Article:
There is no overstating how the rise in poverty incidence has trailed economic growth in most developing economies where noticeable economic growth rates led to negligible improvements in the welfare of the masses. In essence, quite limited economic opportunities are created because the growth process eludes the larger portion of the population. When economic growth lacks inclusiveness, it exhibits lean economic opportunities, high unemployment rate, and widespread poverty incidence. The resultant effects, thus, further reinforce socio-economic exclusion and widening poverty gap.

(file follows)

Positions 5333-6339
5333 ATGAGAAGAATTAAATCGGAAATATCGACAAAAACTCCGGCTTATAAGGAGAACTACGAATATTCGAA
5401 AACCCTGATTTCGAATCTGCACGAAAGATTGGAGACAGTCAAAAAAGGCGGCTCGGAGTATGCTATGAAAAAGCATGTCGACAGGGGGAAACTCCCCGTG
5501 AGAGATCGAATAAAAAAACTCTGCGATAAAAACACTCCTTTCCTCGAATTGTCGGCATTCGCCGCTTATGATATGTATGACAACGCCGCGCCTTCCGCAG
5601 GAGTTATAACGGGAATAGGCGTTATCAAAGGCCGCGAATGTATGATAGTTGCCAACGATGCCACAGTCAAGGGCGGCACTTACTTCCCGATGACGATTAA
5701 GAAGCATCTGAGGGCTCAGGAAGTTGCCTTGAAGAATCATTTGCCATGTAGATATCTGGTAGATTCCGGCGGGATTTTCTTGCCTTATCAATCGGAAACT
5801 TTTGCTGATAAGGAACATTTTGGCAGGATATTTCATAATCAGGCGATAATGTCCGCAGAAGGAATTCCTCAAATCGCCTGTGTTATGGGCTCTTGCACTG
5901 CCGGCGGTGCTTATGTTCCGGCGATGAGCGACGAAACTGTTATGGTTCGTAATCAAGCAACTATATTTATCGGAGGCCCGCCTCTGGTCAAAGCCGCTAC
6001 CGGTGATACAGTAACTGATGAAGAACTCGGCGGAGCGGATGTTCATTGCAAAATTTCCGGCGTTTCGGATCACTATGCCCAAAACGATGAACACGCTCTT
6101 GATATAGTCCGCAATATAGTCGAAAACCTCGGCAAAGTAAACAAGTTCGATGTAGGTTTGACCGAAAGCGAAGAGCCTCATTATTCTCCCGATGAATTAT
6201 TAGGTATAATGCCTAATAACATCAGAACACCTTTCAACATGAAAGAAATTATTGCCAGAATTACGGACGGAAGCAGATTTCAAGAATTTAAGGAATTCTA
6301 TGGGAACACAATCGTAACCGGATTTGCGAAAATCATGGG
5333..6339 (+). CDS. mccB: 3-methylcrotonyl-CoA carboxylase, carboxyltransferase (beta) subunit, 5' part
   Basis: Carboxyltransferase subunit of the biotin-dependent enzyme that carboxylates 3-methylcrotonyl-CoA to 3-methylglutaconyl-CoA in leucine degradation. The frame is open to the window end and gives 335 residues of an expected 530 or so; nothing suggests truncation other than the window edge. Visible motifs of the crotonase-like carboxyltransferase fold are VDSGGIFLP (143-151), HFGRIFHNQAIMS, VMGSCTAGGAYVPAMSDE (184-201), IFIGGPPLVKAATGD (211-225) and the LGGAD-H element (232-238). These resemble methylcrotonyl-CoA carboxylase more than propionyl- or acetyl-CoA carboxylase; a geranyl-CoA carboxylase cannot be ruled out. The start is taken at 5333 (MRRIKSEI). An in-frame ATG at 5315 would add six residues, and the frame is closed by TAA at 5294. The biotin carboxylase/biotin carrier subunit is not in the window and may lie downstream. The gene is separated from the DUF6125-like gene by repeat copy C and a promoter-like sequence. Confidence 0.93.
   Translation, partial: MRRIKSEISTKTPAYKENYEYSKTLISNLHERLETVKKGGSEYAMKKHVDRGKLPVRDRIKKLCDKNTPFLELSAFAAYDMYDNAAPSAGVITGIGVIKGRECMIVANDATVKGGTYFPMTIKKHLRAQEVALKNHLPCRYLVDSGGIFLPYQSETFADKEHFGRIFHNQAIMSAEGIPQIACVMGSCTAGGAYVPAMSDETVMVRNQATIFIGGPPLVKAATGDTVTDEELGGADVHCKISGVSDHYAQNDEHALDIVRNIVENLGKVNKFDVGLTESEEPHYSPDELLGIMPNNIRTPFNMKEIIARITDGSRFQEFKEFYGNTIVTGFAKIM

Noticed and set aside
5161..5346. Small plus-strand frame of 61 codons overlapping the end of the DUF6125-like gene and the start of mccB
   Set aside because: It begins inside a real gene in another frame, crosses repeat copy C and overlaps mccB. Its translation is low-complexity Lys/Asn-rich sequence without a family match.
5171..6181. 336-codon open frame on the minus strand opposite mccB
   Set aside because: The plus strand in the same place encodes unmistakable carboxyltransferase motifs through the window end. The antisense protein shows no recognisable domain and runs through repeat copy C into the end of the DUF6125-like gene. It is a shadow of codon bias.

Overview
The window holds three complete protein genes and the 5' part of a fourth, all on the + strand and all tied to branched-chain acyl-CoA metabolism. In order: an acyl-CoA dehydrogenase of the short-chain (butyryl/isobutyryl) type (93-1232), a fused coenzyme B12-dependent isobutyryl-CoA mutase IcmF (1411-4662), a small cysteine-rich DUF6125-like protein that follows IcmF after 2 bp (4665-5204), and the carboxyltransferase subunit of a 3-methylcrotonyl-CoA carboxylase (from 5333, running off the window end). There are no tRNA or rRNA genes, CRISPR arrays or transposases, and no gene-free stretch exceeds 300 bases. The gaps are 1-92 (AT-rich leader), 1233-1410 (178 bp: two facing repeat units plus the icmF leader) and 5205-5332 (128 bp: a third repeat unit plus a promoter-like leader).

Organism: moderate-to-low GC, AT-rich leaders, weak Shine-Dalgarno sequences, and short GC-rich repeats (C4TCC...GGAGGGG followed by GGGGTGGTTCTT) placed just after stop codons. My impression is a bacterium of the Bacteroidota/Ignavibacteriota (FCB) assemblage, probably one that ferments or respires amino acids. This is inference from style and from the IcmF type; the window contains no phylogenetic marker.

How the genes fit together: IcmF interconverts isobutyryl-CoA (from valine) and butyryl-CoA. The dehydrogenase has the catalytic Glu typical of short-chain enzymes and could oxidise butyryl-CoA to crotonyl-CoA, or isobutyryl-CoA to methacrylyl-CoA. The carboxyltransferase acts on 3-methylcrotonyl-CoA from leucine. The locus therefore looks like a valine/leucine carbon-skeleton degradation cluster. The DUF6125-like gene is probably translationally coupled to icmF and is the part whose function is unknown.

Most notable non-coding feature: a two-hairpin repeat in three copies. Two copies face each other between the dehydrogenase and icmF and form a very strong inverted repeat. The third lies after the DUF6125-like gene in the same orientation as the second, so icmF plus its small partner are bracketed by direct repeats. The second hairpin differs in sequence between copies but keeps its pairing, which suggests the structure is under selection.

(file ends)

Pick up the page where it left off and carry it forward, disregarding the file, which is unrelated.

Since the growth process is not broad-based, the capacity to create economic opportunities, reduce poverty, improve welfare and engender social inclusion becomes limited. This adverse reality, which has become the new normal, has challenged the long-held conventional growth tenets and paradigm where mere growth rate in output is implied for the common welfare. Emphasis on the growth of economic output without proper articulation and underscoring of its process, scope and depth ultimately deliver a jobless growth as currently being experienced in most developing countries. Hence, inclusive growth model, anchored on answering the question of “growth for who?”, has attracted considerable attention in the development space.
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